Alternate Points of View

Please join us in welcoming fellow MuseItUp author Kai Strand to our blog. For her fabulous guest post, read on!

Why Alternate Points of View? It’s Worth the Effort by Kai Strand

How many times have you scratched your head wondering why someone reacted the way they did? Said what they said? Got mad at you when you never meant to upset them? In the rare circumstance that you are able to find out the motivation behind someone’s unexpected actions, it often surprises you to learn their reaction makes a lot of sense, but only AFTER they explain themselves.

That was the reason I wanted to write my novellas in two different points of view. Except I didn’t want to hop back and forth within the same story, instead I wanted to devote an entire story to each character. So that you truly get to know the character and their motivations, quirks, dreams, weaknesses and most importantly, growth.

That’s how Worth the Effort was born.

~Ayden’s Story:

Worth The Effort Aydens story 300dpi

Seventeen-year-old Ayden Worth shouldn’t have to seek peace of mind in the streets. But as family pressures mount, his anxieties increase, and he turns his back on comfort for a life in homeless camps and back alleys.

Then one fateful day he runs into the only person he ever wanted to know better. Ella Jones. His memories paint her as kind and undemanding, and it seems the years haven’t changed her. Her simple expectations draw him to her. Against all odds, a relationship buds and grows.

Yet, as Ayden repairs his life, Ella suggests he help others who also struggle. Will Ella turn out to be just like his dad, expecting more from him than he can give? Or will he prove that he is worth the effort?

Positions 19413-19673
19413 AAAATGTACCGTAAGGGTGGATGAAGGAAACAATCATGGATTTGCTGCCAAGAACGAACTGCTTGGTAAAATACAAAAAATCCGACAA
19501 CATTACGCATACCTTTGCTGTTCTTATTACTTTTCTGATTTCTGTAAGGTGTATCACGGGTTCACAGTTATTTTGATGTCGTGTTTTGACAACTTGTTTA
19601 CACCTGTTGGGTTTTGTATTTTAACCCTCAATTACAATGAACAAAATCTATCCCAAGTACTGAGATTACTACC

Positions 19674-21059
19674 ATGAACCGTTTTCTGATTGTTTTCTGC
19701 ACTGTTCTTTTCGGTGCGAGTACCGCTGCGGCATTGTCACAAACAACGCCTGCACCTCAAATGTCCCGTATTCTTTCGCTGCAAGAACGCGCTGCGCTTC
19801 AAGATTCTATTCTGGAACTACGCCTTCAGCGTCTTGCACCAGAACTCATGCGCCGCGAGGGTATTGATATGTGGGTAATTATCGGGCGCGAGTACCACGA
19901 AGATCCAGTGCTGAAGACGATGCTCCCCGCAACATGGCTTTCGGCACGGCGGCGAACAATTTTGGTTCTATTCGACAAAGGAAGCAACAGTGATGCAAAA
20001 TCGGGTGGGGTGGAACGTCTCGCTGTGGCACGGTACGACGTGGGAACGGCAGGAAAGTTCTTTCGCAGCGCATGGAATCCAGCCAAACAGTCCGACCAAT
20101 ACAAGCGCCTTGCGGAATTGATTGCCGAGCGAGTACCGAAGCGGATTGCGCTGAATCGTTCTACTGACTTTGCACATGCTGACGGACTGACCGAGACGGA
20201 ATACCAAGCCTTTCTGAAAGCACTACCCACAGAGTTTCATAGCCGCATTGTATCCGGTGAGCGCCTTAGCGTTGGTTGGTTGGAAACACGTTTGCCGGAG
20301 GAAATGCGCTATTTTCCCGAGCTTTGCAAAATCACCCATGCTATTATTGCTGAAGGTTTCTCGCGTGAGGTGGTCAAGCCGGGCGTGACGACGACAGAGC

Buy Link:

~Ella’s Story:

Worth The Effort 300dpi

Ella Jones is a coward. There is a teen boy living in the alley behind her work and she is terrified of him.

Desperate to leave behind the stereotypical and judgmental world she was raised in, Ella forces herself to make a true connection with seventeen-year-old Ayden Worth. As their friendship grows Ayden’s quiet, gentle ways teach her true courage.

But there’s more to Ayden’s story than Ella knows. When their worlds collide in the most unexpected place, Ella feels betrayed. Will she find the courage to learn who Ayden really is, or will she determine he’s not worth the effort?

Buy Link:


What was Ayden thinking during their conversation in the den? Why did Ella befriend Ayden in the first place, when she was so obviously afraid of him? Readers get a unique chance to find out what the other character was thinking during crucial scenes, just by reading the other story.

Seriously, don’t you wish you could get this chance in real life?

About the author:

Kai Strand

When her children were young and the electricity winked out, Kai Strand gathered her family around the fireplace and they told stories, one sentence at a time. Her boys were rather fond of the ending, “And then everybody died. The end.” Now an award winning children’s author, Kai crafts fiction for kids and teens to provide an escape hatch from their reality. With a selection of novels for young adult and middle grade readers and short stories for the younger ones, Kai entertains children of all ages, and their adults. Learn more about Kai and her books on her website,